On a personal note, I remained very active with JUST TRYAN IT once we moved to Durham in 2013, but it was not the same. Last year, I decided to start the organization here to help local families and build the community of racers that we left in Bethesda.
In light of a central issue that can be extremely disheartening for families, what has the community response to such a high-energy fundraising event been like?
The response has been nothing short of welcoming and inspiring. My children will race this year with the names of three cancer patients on their backs. Two of them are in memoriam. My children never met these individuals but they have come to know their stories and they will take great pride in hearing these names when they cross the finish line. For any child to learn about another’s life is enriching; it builds awareness and empathy. There are many other stories that come out of our event and touch the community. We have siblings and classmates racing for their lost brothers, sisters, and friends. We have survivors racing for the first time, finally healthy enough to participate. In Bethesda, we have a young boy that has raced with us after losing his leg to cancer. We all want to be a part of something special and meaningful. JUST TRYAN IT is just that.
What sorts of reactions do you witness in non-afflicted children participating in the Triathlon?
The JUST TRYAN IT racers have the opportunity to push themselves physically in the race or simply try something new. Many participants experience an incredible sense of accomplishment and pride when they cross the finish line. Our race is official with timing chips and body marking and provides a setting for racers to do more than perhaps they imagined they could. Additionally, racers learn about philanthropy and giving back to the community. There is a natural high that comes from helping others. If we can provide a forum for kids at a young age to feel that high, maybe they will continue to contribute to their communities throughout their lives. Finally, it is worth mentioning that for families and friends of people battling cancer, this is a concrete activity that kids can do. It is easy to feel helpless when a loved one is battling cancer. Our racers take stock in the fact that they are doing something to help.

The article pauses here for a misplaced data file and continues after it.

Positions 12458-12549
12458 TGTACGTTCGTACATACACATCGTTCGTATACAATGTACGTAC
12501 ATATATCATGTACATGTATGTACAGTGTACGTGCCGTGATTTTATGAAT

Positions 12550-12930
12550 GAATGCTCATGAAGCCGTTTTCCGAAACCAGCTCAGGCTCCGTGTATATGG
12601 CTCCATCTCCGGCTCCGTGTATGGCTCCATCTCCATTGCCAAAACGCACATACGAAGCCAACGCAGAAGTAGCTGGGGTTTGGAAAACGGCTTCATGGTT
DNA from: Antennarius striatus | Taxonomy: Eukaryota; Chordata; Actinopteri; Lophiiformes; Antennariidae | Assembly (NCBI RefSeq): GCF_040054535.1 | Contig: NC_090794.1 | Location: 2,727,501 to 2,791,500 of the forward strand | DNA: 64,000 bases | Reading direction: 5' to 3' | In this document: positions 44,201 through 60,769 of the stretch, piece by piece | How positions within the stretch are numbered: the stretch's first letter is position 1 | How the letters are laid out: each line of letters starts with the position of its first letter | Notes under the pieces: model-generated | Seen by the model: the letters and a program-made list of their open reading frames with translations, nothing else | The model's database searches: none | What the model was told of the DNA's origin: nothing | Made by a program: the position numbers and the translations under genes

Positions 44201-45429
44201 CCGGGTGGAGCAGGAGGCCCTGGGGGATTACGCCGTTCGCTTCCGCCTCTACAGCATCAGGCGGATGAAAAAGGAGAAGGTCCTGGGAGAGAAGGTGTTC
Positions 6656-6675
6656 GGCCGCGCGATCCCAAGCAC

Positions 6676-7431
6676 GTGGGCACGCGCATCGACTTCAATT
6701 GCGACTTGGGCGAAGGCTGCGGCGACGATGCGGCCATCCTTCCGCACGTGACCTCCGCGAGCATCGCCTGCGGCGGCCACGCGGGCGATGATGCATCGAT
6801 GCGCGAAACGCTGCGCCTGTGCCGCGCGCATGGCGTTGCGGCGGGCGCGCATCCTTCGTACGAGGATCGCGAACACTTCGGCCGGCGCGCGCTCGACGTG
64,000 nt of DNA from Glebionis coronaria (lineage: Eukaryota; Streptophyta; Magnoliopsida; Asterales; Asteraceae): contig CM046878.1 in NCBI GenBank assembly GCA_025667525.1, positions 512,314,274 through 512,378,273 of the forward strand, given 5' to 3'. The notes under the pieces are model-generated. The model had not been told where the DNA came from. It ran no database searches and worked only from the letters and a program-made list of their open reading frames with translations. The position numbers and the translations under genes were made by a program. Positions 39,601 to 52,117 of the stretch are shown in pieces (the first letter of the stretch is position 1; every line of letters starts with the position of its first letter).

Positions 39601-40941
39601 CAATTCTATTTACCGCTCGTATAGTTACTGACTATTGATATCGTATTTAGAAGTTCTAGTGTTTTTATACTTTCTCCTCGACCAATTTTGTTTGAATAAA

How can people support the cause if they cannot make it to the Triathlon event on May 1?
We have virtual fundraising campaigns that can be accessed from our website in which children can donate birthday parties (ask for donations in lieu of gifts), or create their own campaigns surrounding a marathon they are running, shaving their heads, growing a mustache, or hosting a dance-a-thon. Really the sky is the limit. Simply promoting our event on social media and to friends is helpful as well. Finally, we are looking to partner with more area businesses in sponsorship. One more note, if you cannot attend our event this year, there are other organizations in our area that are doing great work to support pediatric cancer patients. Be Loud! Sophie Foundation and Super Cooper’s Little Red Wagon host events in August and September that are worthy of participation.